Gold was used as a currency for many centuries. The gold standard-based system of exchange rates called Bretton Woods was established after World War II, but collapsed when Richard Nixon ordered that U.S. dollars would no longer entitle to holders to receive gold. This allowed the U.S. to print money without being limited by their dwindling gold reserves. While much of the world has completely abandoned any backing of their currencies by the metal, gold still has a significant effect on the currency markets even today.
Gold as a Safe Haven
Whenever there is high inflation, demand for gold goes up. There are two primary reasons for this.
First, the supply of gold is limited. There is no central authority governing the supply of gold around the world. Consequently, the supply of gold depends on the demand for gold. This is unlike fiat currencies, whose supply is routinely increased as a matter of policy in order to pay the country’s debt. Since the supply of gold can’t be manipulated in this way, it makes it a great safe haven in times of inflation. As countries increase the supply of money and go into deeper and deeper debt, the higher the tendency that the country’s currency will have an inverse relationship with gold.
The second reason why demand for gold goes up during high inflation is because gold has inherent value. It is highly valued for jewelry as well as for industrial uses. Proponents of gold argue that its value has never been zero, and this is true. It is simply too desirable for practical and aesthetic reasons to ever be worthless.
The demand for gold also tends to increase whenever monetary supply is increased. For example, when U.S. interest rates are lowered, all other things being equal, there is more borrowing because the rate to do so is lower. This increases the supply of money, reducing the value of it. This will tend to increase the price of gold as more people buy the metal, seeking a better return on their cash reserves or simply reacting to the implications of the interest rate lowering that the market is weak.
The Swiss franc (CHF) was only taken off the gold standard in 2000. Until that time, the CHF was considered a safe haven like the gold that backed it. Even though CHF has left the gold standard behind, the currency still holds a reputation as a safe haven due to the political stability of the Swiss nation.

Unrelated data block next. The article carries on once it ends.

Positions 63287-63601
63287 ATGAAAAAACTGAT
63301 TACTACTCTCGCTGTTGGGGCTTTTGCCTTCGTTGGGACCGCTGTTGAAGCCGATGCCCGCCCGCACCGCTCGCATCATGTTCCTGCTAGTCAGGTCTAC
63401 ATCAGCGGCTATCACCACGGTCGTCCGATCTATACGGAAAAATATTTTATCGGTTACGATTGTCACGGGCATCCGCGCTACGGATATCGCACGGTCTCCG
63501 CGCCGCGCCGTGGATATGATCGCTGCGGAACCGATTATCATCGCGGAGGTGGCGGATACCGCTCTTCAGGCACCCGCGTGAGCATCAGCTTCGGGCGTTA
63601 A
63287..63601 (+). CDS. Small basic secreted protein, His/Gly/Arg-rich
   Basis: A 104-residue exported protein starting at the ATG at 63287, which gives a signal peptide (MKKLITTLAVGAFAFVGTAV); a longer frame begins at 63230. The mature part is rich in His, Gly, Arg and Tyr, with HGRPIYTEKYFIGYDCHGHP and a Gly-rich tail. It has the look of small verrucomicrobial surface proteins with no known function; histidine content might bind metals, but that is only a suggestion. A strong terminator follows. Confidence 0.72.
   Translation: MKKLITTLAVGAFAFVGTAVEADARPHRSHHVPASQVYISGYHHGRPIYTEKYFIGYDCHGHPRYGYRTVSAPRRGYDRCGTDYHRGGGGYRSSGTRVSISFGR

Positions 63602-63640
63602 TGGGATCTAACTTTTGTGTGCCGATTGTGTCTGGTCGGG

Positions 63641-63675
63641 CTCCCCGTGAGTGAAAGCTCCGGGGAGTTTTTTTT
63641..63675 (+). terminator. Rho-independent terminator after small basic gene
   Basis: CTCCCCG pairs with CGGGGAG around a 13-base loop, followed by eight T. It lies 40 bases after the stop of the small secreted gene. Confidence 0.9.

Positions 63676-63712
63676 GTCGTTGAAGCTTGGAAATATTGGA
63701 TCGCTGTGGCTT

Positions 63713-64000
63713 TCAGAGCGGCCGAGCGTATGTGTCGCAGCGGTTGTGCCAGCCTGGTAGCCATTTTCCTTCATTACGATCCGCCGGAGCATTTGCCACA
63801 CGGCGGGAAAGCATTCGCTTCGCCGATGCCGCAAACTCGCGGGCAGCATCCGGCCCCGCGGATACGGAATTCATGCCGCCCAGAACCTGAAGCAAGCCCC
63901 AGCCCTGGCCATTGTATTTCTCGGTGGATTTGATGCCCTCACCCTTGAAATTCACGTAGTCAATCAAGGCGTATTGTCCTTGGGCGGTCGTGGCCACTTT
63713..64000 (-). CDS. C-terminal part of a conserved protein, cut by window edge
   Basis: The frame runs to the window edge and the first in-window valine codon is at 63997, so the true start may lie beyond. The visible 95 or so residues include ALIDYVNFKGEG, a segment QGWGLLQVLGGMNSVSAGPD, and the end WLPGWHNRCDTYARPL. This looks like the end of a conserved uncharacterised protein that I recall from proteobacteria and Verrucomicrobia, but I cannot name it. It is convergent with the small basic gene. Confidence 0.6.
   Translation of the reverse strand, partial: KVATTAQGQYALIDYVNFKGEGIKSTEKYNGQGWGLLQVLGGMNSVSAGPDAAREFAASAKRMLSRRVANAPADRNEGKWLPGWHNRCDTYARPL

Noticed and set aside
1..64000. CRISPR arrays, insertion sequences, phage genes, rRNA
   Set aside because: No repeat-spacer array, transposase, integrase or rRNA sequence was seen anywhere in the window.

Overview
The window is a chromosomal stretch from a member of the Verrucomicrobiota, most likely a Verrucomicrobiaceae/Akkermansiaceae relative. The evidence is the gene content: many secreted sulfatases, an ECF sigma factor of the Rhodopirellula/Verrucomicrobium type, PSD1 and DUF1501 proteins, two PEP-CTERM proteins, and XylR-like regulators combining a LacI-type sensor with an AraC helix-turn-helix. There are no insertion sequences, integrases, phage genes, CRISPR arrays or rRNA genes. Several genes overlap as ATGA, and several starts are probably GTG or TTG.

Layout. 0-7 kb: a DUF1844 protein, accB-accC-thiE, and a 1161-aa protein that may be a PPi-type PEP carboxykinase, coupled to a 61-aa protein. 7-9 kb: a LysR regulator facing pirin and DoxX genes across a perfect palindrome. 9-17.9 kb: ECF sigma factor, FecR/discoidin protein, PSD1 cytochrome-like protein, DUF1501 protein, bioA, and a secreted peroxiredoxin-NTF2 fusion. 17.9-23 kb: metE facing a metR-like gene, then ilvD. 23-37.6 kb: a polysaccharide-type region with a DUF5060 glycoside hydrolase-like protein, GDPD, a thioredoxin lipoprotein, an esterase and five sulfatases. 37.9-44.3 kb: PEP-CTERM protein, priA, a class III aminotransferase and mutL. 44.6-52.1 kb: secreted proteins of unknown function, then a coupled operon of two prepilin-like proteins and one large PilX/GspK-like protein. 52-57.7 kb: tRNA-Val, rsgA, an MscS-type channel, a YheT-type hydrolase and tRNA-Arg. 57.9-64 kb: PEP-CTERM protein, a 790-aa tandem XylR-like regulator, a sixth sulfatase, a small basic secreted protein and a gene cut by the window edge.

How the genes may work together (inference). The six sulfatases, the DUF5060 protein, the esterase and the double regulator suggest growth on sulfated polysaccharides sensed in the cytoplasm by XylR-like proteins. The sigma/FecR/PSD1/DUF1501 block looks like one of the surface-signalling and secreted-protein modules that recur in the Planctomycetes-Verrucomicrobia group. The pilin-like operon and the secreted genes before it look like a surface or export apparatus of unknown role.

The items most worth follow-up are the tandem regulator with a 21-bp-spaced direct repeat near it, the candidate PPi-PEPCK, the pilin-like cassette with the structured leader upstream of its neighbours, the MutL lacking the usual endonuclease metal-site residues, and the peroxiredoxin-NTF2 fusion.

Gold as a Commodity
If a country imports or exports gold, these can directly affect the value of their currency. This is because imports and exports have a very powerful effect on currency prices. Australia is well-known for their gold production. When the price of gold is high, this adds to the value of the Australian dollar. Australia also holds a significant amount of gold in reserve. The amount of gold held in reserve by a country or central bank no longer has much of an effect on the perceived stability of a currency, since fiat currency is not redeemable for gold as it was in the days of the gold standard. But the reason that it bolsters the Australian dollar is just that they hold an asset, similar to the way a large cash reserve would be viewed as a positive.
Gold as a Measuring Stick
Since gold is universally acknowledged as a valuable commodity, it is often used to measure the strength of a currency. It is not a simple comparison, however, as the interactions between gold and fiat currencies are complicated. It may seem obvious that gold and fiat currency have an inverse relationship, but this is not always the case. If gold prices rise due to industrial demand, any fiat currency compared to it will appear weaker. In the context of one nation’s currency over time, this can be misleading. Comparing different currencies through their equivalent in gold, however, can provide a different perspective of comparing different fiat currencies.
Gold has a significant effect on the Forex market. It can be used as a means to compare two currencies. When inflation rises and when central banks implement decisions that increase the money supply, the price of gold will tend to rise because gold, with its limited supply, is considered a hedge against such conditions. The U.S. dollar and the Australian dollar are the most sensitive currencies to the price of gold. The U.S. dollar has an inverse relationship with gold, due to its debt and its program of printing more money than other countries. The Australian dollar has a positive correlation with the price of gold, because of its gold reserves and due to the fact that it is a net exporter of gold.